Skip to comments.Saddam's bunker under allied bombing
Posted on 04/03/2003 10:06:15 AM PST by HAL9000
DUBAI (AFP) - US forces claiming to be 15 kilometers (nine miles) from downtown Baghdad Thursday have targeted the bunker of President Saddam Hussein, which its designer says can withstand anything short of a hit by a Hiroshima-size bomb.
The US Central Command said Wednesday that coalition forces had targeted the presidential bunker and residence in Baghdad's Republican Palace district and the New Presidential Palace in the Al-Khark section west of the Tigris River, using precision-guided munitions in early-morning raids.
Karl Bernd Esser, the German architect who says he designed the bunker buried deep underneath the palace complex, recently told Germany's ZDF television that the walls were three meters (10 feet) thick and could withstand temperatures up to 300 degrees Celsius and survive anything short of a direct hit from a nuclear weapon the size of that which destroyed Hiroshima in 1945.
Two underground passages lead directly to the Tigris.
Esser says on his company's Internet website that the bunker, built in 1982 to the highest specifications, has a total area of 1,800 sq meters (19,370 sq feet).
It cost 66 million dollars to build, but proved its worth in the 1991 Gulf War, withstanding aerial bombardment.
The website of the company he works for, Sheltex, shows pictures said to be of a command center in the bunker as well as the presidential bedroom, part of the air-conditioning system and a hideaway.
The Sheltex website claims it plans, builds and delivers bunkers worldwide and is the only company supplying them to NATO, US, German, Swedish and Swiss standards.
The site includes a design for a two-level bunker of 400 sq meters and capable of holding 60 to 90 people.
It could withstand a direct hit by a conventional 250-kilogram bomb, while protecting its occupants from the effects of a nuclear, chemical or biological (NCB) attack, the accompanying text explains.
Apart from his bunker, Saddam is said to have ordered the construction of two others in Baghdad that should enable his army command to resist up to six months.
One is said to be close to the air force HQ south of the capital, an area that has repeatedly come under allied bombing since the United States and Britain launched war on March 20.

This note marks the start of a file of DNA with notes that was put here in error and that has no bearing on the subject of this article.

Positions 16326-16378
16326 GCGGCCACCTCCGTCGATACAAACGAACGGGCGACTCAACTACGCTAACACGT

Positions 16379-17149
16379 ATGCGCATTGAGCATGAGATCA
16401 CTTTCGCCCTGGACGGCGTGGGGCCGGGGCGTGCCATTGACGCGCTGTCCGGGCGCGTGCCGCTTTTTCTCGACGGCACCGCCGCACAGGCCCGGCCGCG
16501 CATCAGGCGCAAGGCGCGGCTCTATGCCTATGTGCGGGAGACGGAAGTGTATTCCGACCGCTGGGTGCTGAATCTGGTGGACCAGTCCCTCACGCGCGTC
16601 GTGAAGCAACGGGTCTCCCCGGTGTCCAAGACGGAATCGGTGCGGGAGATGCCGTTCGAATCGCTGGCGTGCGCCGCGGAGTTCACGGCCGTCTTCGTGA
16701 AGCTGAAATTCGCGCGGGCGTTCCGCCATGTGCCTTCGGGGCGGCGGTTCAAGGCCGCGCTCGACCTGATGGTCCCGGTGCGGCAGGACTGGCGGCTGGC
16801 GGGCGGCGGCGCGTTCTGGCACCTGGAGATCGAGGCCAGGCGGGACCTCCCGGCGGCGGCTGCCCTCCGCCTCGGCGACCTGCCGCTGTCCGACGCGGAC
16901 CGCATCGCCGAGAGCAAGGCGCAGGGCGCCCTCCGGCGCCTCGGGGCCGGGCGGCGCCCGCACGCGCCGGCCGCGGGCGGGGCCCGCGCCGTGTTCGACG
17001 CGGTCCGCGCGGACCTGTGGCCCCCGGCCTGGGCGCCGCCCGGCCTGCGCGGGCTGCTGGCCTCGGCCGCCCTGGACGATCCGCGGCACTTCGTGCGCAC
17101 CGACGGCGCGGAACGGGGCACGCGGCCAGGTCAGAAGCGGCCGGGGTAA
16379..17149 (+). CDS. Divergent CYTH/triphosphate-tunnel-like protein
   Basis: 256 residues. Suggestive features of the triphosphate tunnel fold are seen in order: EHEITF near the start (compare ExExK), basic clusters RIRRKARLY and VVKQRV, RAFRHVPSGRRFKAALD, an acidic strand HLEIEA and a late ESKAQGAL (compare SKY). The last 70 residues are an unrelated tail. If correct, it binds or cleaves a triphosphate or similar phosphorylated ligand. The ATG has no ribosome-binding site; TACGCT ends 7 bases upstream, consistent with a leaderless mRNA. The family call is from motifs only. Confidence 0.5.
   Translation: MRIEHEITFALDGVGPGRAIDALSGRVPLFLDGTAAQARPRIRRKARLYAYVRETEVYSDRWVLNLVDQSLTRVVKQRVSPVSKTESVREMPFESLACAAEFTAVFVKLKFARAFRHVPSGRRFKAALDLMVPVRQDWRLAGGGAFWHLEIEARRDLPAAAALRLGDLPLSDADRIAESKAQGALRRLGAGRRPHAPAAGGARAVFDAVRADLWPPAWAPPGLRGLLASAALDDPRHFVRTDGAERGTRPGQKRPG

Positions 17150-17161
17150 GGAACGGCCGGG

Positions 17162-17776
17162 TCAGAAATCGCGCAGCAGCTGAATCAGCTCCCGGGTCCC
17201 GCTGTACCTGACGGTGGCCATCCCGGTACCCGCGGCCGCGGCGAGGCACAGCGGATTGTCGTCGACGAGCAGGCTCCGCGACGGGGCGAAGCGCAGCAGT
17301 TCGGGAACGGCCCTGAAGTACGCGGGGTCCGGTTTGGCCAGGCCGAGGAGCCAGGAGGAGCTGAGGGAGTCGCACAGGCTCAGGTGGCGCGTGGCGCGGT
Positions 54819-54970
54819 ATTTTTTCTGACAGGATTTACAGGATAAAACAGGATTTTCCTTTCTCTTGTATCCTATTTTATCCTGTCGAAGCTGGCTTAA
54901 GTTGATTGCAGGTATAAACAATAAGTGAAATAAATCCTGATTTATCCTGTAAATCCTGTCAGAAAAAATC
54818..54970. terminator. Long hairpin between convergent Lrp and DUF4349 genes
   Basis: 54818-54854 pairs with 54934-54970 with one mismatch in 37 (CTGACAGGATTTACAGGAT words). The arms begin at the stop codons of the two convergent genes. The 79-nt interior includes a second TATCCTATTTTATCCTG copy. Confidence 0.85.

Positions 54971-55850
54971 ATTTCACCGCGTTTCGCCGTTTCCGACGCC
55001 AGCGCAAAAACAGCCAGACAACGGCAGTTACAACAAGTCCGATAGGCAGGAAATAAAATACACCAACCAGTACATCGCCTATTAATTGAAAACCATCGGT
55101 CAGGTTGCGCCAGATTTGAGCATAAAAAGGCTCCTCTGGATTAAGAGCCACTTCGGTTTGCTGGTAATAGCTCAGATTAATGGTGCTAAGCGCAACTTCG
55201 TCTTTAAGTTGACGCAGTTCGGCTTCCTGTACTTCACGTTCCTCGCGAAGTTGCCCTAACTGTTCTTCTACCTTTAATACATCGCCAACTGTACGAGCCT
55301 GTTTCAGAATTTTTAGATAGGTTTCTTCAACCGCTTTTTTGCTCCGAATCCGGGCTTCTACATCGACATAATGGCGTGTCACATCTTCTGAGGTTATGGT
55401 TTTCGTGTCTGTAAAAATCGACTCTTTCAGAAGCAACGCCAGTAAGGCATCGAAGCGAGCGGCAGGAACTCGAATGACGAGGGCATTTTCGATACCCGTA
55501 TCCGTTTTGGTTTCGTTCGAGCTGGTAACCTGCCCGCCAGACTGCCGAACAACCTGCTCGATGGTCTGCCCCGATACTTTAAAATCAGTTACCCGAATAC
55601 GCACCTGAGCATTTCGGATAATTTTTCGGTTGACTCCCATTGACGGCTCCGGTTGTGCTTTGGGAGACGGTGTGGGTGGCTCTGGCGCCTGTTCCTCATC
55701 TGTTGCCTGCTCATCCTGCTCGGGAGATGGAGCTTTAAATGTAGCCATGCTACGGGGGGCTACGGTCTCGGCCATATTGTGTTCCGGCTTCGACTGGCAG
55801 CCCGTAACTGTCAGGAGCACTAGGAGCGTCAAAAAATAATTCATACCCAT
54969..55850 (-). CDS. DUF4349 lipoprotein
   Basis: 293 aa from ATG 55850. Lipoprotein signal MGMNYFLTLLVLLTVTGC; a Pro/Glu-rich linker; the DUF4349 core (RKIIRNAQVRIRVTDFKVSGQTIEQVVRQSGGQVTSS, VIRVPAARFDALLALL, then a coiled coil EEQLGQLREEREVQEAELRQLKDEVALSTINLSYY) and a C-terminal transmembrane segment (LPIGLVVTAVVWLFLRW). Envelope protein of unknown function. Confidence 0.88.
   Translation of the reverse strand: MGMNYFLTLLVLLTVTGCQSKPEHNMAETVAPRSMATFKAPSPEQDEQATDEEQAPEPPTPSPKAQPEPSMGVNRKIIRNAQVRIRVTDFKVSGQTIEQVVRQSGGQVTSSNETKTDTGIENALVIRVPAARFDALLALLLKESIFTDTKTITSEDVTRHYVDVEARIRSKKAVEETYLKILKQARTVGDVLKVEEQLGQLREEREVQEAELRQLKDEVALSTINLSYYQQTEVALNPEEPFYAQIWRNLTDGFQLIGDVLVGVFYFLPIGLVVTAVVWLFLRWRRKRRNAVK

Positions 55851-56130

A Swiss newspaper reported last month that several of the underground bunkers used by Saddam's government were built with the help of a Swiss specialist firm during the 1980s.
Sonntagsblick said the bunkers benefitted from the same technology -- including blast-proof doors -- used in the network of community and private shelters which are a fabled part of neutral Switzerland's civil protection system.
"That's correct, we took part in the construction of a bunker for the (ruling) Baath Party. In all we helped equip about 10 bunkers," Ulrich Haug, head of the Swiss firm Zellweger Luwa, was quoted as saying.
The US military has developed a variety of "bunker buster" bombs over the past decade.
Existing "bunker busters" are conventional bombs with hardened, tapered nose cones that can bore through dirt, rock or reinforced concrete and then detonate at a specific depth.
The Pentagon is studying the use of tactical nuclear weapons to penetrate deeply and incinerate chemical or biological agents.
The GBU-37, which US air force commanders have nicknamed "the crowd pleaser," is a 2.25 tonne (5,000-pound) bomb that guides itself to the target using Global Positioning Satellites and steerable fins.
Its hardened nose and 13 foot (4.0 meter) length is designed to penetrate six to nine meters (20 to 30 feet) of reinforced concrete before exploding. Its fuse can be set to explode at varying depths depending on the target.
It is delivered only by the B-2 stealth bomber, which can carry eight of the bombs.
A laser guided variant of the bunker buster, the BLU-113, is delivered by B-52 bombers and F-15E strike aircraft.
For smaller jobs, the air force also has a 900 kilo (2,000-pound) bomb with earth penetrating warheads.
It's mostly an old artillery tube. Most of the weight is the steel of that tube. It's dropped from fairly high altitude, and doesn't have much air drag, so it's moving very fast when it hits the surface. Sheer momentum, and a fairly small frontal area to apply all that force on, carries it through the concrete, bending the re-bar aside as it goes. Then it explodes the ~650 pounds of tritional it carries, which does finally blow up the tube, along with whoever or whatever might be in the general vicinity. Even if it didn't explode, it would still make a mell of a hess.